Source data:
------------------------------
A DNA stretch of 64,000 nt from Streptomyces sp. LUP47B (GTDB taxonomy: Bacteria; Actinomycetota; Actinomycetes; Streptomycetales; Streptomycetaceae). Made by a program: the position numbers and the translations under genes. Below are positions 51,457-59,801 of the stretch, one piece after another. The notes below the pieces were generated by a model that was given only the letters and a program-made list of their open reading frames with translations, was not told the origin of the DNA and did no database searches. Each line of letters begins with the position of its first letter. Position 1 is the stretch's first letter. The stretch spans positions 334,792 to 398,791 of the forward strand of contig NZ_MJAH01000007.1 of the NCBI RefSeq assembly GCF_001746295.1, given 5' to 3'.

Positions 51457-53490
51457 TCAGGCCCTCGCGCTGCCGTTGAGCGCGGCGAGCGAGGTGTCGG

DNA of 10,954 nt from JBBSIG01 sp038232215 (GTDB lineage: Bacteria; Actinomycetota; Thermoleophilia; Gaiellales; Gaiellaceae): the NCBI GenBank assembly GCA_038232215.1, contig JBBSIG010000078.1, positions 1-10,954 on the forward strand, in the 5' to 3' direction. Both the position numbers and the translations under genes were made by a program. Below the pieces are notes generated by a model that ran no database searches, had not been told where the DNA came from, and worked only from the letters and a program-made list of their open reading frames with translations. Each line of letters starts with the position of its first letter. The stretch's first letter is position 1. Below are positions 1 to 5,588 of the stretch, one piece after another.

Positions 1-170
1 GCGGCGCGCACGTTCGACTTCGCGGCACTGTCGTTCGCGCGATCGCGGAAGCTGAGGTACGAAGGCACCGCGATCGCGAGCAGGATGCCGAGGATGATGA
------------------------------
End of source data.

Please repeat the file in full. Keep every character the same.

A DNA stretch of 64,000 nt from Streptomyces sp. LUP47B (GTDB taxonomy: Bacteria; Actinomycetota; Actinomycetes; Streptomycetales; Streptomycetaceae). Made by a program: the position numbers and the translations under genes. Below are positions 51,457-59,801 of the stretch, one piece after another. The notes below the pieces were generated by a model that was given only the letters and a program-made list of their open reading frames with translations, was not told the origin of the DNA and did no database searches. Each line of letters begins with the position of its first letter. Position 1 is the stretch's first letter. The stretch spans positions 334,792 to 398,791 of the forward strand of contig NZ_MJAH01000007.1 of the NCBI RefSeq assembly GCF_001746295.1, given 5' to 3'.

Positions 51457-53490
51457 TCAGGCCCTCGCGCTGCCGTTGAGCGCGGCGAGCGAGGTGTCGG

DNA of 10,954 nt from JBBSIG01 sp038232215 (GTDB lineage: Bacteria; Actinomycetota; Thermoleophilia; Gaiellales; Gaiellaceae): the NCBI GenBank assembly GCA_038232215.1, contig JBBSIG010000078.1, positions 1-10,954 on the forward strand, in the 5' to 3' direction. Both the position numbers and the translations under genes were made by a program. Below the pieces are notes generated by a model that ran no database searches, had not been told where the DNA came from, and worked only from the letters and a program-made list of their open reading frames with translations. Each line of letters starts with the position of its first letter. The stretch's first letter is position 1. Below are positions 1 to 5,588 of the stretch, one piece after another.

Positions 1-170
1 GCGGCGCGCACGTTCGACTTCGCGGCACTGTCGTTCGCGCGATCGCGGAAGCTGAGGTACGAAGGCACCGCGATCGCGAGCAGGATGCCGAGGATGATGA